Module 12 further includes a spring return mechanism 102 including a coil spring 104 and an adjustment member 106 mounted within a module body portion 108. Adjustment member 106 is threaded into module body portion 108 to allow adjustment of the spring force applied by coil spring 104 to urge valve stem 82 to the position shown in FIG. 2. A lock nut 110 is provided for locking the position of adjustment member 106. Module body 70 and body portion 152 have respective air inlet ports 112, 114. Air inlet port 112 connects with air distribution passage 54 of manifold 14 to allow the introduction of pressurized air into chamber 90 below piston assembly 88. This urges piston assembly 88 and valve stem 82 upward to the position shown in FIG. 3, as will be further described below. Air inlet port 114 connects with passage 60 of manifold 14 for allowing the introduction of pressurized air into a nozzle portion 116 of dispensing module 12. Specifically, air inlet port 114 communicates with an annular recess 118 disposed above a disc 120. Disc 120 includes a plurality of air discharge orifices 122 surrounding a liquid discharge orifice 124 which communicates with liquid outlet 76. As is conventional, air directed through orifices 122 can create a specific pattern of dispensed liquid, such as a swirled pattern.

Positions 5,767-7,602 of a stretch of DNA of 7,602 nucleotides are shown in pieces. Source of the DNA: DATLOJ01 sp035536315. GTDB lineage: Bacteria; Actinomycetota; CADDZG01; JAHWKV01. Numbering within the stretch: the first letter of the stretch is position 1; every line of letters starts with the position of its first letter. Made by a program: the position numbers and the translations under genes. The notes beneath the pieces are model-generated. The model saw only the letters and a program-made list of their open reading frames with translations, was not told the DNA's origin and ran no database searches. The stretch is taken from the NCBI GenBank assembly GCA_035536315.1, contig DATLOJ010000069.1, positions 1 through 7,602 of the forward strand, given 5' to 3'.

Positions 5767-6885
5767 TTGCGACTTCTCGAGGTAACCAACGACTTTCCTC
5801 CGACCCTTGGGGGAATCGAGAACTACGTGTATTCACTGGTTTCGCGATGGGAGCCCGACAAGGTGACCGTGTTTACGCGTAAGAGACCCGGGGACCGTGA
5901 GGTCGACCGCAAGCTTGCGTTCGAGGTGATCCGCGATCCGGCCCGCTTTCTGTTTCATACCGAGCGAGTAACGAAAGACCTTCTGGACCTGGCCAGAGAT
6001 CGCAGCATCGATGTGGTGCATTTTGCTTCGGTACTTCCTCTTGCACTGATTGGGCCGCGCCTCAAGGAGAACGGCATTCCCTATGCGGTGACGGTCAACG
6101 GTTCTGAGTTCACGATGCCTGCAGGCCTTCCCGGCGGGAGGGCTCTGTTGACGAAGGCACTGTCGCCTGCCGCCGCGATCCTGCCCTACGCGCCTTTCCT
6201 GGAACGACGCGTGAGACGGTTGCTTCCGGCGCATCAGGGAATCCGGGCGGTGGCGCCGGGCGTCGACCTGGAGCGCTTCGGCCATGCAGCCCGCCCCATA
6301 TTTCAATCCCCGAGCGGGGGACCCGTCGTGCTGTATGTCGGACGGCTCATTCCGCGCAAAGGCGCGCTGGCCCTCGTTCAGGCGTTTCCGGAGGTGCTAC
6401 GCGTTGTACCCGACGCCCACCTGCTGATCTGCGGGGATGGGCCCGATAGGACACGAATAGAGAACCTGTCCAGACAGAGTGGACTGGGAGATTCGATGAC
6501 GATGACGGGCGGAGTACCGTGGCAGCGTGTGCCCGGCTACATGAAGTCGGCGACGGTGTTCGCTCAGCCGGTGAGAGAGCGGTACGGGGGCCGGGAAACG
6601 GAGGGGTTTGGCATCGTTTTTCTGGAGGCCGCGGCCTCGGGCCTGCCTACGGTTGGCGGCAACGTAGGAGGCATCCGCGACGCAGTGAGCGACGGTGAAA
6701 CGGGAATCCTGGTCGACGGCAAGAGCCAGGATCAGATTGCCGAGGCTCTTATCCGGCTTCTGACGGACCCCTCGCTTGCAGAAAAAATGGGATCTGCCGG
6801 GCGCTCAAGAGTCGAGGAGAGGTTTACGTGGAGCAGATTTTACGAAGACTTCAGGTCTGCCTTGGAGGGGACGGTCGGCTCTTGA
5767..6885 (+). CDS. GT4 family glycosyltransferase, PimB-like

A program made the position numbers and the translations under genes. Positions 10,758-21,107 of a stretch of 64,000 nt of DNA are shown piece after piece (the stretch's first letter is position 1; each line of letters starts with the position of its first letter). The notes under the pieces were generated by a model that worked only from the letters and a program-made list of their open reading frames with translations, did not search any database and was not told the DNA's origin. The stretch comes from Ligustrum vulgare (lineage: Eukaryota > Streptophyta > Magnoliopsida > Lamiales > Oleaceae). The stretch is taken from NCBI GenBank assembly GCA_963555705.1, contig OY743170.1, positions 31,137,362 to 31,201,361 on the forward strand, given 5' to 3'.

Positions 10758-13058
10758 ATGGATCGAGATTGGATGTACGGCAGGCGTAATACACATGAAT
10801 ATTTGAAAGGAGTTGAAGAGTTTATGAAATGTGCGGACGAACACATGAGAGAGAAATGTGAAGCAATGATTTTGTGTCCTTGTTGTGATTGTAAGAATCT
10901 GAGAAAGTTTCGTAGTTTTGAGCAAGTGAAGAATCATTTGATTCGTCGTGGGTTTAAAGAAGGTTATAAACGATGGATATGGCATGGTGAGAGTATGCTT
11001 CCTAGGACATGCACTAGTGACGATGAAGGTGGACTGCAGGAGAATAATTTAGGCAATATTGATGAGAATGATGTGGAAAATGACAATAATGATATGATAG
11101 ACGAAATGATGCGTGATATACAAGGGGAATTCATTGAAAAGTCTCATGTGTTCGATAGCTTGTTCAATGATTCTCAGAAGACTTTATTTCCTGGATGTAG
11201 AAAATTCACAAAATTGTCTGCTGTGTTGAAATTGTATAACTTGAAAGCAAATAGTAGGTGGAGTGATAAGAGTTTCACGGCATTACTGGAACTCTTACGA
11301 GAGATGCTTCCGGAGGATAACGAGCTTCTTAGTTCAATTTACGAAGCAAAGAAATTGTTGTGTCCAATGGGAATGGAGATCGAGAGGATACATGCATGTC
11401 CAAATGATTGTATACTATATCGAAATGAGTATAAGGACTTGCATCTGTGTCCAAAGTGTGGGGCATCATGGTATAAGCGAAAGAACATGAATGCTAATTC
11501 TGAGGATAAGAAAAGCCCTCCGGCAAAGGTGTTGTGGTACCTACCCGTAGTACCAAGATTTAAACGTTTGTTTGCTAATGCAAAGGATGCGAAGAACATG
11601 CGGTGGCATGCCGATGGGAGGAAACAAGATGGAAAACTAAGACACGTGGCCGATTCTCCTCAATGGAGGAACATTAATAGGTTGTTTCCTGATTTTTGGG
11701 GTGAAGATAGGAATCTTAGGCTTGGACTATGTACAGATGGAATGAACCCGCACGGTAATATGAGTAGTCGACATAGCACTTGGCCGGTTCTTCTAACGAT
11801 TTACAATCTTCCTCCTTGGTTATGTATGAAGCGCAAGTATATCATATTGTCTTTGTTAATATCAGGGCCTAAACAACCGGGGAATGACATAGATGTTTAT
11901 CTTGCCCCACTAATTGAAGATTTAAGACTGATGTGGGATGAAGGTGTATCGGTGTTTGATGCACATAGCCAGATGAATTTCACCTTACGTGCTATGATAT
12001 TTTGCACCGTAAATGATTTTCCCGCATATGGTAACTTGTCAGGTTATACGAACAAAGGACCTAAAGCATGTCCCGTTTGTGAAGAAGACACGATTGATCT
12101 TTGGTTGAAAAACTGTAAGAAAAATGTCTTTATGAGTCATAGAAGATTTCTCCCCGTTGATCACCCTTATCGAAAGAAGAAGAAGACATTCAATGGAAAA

As further shown in FIG. 2, various additional components of dispensing module 12 include an air seal 130 and a liquid seal 132 each disposed about valve stem 82. Air seal 130 prevents air leakage from chamber 90, while liquid seal assembly 132 prevents liquid from leaking out of recirculation chamber or passage 72b. Valve seat member 81 is press fit within module 70 and prevents leakage of liquid from chamber portion or section 72a into chamber 72b, except when second valve member 94 is disengaged from second valve seat 80 while in the recirculation position shown in FIG. 2. A series of o-rings 140, 142, 144, 146 seal module body 70 against manifold 14 and prevent leakage of air or liquid, as will be appreciated from FIG. 2. An additional o-ring 148 is disposed about a neck 150 associated with a separate module body portion 152. Also, although not necessary, first valve seat 78 may be formed as part of a separate seat member 156 which is press-fit into module body portion 152 as shown. It will be understood that many module or dispensing gun configurations can be used when carrying out this invention.